If Fry makes the team, it would not only be the realization of her own childhood dream, but it would also fulfill a teenage pledge she made with her best friend and teammate, Liz Turgeon, who was killed in a car crash in 2010 near Albuquerque, N.M.
“It would be absolutely incredible for so many reasons,” said Fry, who is featured on the cover of USA Hockey Magazine this month holding Turgeon’s jersey. “There’s been a big focus lately with me and the story with Liz and the promise we had and that absolutely holds true.
“But it’s not just for her. It’s for my family and everyone who ever supported me. My Harvard friends, kids growing up, so many people. If I can take all that to the Olympics, that would be the greatest feeling in the world. It would be the ultimate way for me to give back to everyone who’s played a role in my life.”
Story from Red Line Editorial, Inc.
No one has ever said that officiating, and especially officiating ice hockey, was easy. Rule knowledge, communication skills, fitness, skating and a natural presence are just some of the skills necessary to be a successful official. Some possess more of these skills and those are the officials who advance to higher levels. But regardless of the level achieved or the skill set the official possesses, the one quality that should be equal among every official is a high level of integrity.
The national official staff members, along with our volunteer referees-in-chief and local supervisors, have heard growing concerns over a decreasing level of integrity among our youth hockey officials. It’s sometimes said that no one is holding them accountable. A portion of this perception is likely a typical “blame the officials” mentality, but some anecdotal evidence suggests there is also some merit to this concern. That’s alarming to USA Hockey, as it affects the credibility of our entire program, along with every member it represents. The blunt truth is this: even one official who isn’t on the up and up can and will damage the credibility of all officials who do take pride in the integrity of their work.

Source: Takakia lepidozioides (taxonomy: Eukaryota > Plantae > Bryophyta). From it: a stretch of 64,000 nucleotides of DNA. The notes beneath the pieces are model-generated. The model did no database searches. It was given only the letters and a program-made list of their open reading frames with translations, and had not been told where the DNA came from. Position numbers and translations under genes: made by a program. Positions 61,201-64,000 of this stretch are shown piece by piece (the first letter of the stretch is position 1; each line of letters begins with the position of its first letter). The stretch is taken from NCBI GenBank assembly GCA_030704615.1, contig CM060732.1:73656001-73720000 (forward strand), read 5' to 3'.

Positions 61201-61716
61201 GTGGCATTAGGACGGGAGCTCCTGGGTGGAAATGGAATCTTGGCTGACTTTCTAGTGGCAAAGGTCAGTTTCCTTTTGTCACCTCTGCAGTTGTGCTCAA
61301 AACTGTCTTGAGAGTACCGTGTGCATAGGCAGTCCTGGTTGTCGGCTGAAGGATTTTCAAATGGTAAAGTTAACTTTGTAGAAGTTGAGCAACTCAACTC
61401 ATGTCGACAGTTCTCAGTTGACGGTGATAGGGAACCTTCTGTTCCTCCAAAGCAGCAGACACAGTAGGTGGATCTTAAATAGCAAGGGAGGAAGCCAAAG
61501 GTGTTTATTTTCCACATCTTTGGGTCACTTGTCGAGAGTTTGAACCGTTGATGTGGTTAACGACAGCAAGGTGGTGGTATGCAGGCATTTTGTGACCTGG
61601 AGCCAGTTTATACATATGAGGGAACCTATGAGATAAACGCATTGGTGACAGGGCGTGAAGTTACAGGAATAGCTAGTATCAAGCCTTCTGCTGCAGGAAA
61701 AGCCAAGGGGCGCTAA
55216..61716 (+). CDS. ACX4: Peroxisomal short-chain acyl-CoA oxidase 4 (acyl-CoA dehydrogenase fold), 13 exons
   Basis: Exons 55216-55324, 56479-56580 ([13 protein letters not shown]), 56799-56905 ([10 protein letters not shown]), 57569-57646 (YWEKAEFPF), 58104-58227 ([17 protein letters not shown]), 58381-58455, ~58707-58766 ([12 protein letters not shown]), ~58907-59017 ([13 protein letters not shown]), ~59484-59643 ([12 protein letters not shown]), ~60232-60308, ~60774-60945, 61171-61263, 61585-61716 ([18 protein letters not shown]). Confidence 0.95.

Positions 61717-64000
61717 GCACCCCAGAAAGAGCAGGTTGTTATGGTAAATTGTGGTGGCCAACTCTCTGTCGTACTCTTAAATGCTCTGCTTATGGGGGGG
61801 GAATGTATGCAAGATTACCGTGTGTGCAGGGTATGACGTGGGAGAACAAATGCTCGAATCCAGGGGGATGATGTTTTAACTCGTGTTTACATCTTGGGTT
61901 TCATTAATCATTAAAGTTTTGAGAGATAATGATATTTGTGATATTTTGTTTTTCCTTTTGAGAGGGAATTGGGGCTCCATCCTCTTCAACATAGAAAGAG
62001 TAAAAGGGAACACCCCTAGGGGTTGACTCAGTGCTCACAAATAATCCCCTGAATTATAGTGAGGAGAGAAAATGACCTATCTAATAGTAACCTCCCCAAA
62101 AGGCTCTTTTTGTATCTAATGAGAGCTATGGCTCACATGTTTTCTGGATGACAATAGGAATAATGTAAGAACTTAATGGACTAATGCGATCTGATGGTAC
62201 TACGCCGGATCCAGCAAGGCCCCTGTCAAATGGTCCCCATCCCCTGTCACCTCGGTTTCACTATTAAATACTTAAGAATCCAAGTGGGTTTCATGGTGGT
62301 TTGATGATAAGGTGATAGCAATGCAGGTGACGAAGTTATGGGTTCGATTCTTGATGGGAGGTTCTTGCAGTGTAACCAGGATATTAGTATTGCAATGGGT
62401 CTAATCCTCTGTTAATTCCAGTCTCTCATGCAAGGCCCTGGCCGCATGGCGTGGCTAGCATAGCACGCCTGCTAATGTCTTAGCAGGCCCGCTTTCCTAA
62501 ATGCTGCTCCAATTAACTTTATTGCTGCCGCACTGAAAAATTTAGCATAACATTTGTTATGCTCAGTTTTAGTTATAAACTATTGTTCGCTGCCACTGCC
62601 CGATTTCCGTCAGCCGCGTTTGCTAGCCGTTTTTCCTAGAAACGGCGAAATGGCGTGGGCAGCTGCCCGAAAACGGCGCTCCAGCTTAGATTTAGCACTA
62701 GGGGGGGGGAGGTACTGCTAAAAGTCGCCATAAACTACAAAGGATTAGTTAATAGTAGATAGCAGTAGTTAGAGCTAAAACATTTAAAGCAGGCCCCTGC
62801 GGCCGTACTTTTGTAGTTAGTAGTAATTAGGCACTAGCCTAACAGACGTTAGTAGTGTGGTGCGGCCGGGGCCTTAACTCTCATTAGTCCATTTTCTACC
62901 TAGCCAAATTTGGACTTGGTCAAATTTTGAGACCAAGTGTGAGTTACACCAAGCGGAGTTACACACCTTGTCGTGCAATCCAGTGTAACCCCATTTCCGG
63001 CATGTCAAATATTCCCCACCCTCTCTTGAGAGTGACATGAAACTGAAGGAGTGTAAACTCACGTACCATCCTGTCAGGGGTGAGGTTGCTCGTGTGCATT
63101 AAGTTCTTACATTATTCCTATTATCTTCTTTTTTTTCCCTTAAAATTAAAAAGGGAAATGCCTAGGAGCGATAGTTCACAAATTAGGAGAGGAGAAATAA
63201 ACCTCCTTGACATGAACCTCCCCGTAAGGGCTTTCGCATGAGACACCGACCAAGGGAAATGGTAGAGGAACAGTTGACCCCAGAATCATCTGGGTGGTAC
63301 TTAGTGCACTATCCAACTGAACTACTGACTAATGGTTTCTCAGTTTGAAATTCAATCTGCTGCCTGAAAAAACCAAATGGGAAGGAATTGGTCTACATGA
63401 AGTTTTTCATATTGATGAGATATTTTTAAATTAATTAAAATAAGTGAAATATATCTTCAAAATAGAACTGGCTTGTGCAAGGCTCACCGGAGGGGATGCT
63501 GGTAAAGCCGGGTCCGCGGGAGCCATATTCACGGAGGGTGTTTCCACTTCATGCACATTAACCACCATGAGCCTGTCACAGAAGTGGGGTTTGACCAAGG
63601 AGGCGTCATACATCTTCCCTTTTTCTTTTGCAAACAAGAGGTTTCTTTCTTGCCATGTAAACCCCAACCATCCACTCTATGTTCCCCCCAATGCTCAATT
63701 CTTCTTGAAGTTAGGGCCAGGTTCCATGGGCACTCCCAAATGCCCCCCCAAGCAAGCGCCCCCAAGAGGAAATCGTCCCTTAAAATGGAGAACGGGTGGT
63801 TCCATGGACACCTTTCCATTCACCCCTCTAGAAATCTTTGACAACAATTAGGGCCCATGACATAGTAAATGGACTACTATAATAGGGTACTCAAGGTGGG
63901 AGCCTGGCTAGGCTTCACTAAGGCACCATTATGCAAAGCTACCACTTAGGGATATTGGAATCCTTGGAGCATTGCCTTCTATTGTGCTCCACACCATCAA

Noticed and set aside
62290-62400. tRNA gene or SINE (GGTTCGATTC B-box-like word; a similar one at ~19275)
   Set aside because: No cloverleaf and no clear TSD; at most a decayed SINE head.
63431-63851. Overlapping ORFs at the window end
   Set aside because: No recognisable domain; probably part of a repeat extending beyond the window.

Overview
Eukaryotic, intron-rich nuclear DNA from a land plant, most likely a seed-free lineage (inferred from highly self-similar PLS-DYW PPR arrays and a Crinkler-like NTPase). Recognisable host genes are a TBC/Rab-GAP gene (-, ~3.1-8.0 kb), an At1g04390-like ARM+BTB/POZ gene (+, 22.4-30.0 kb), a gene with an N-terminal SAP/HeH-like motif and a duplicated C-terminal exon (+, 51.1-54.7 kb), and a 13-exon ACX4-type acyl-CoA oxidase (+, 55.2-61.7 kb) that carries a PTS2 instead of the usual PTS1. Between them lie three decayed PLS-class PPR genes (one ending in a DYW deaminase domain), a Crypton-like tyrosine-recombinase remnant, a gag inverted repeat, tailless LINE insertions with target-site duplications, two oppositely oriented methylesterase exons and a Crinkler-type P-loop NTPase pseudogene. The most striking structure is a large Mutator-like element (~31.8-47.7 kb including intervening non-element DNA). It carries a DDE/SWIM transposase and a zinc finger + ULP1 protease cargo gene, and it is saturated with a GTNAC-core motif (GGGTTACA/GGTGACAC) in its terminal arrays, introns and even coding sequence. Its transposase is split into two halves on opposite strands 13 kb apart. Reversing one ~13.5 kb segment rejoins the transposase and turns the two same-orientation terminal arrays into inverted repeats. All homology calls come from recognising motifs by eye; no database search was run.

Whether we like it or not, officials are under a microscope, and by the nature of the business, are held to a very high standard. When we signed up for this officiating gig, we committed ourselves to represent the game of hockey, USA Hockey, our local group of officials and ourselves as people of integrity who accept the responsibility and guardianship of enforcing the rules in a fair and consistent manner. Most importantly, we must remember that the game is bigger than all of us and that the game itself is what we serve. Those who lose sight of that not only compromise the competitive fairness of the games, they also make life more difficult for all of the officials by damaging the credibility of the officiating community.
An example of this type of unacceptable behavior occurred last season. A Level 2 adult official tended to work his games with a chip on his shoulder. He often created confrontation with coaches, alienated his younger partners with inaccurate advice and disregarded their help in attempting to get some calls and rule applications right. Even though the help they were providing was correct, he chose to maintain his incorrect position that affected the outcome of several games. He also tended to identify certain players and single them out for various infractions and/or on-ice lectures as a means of emphasizing his authority.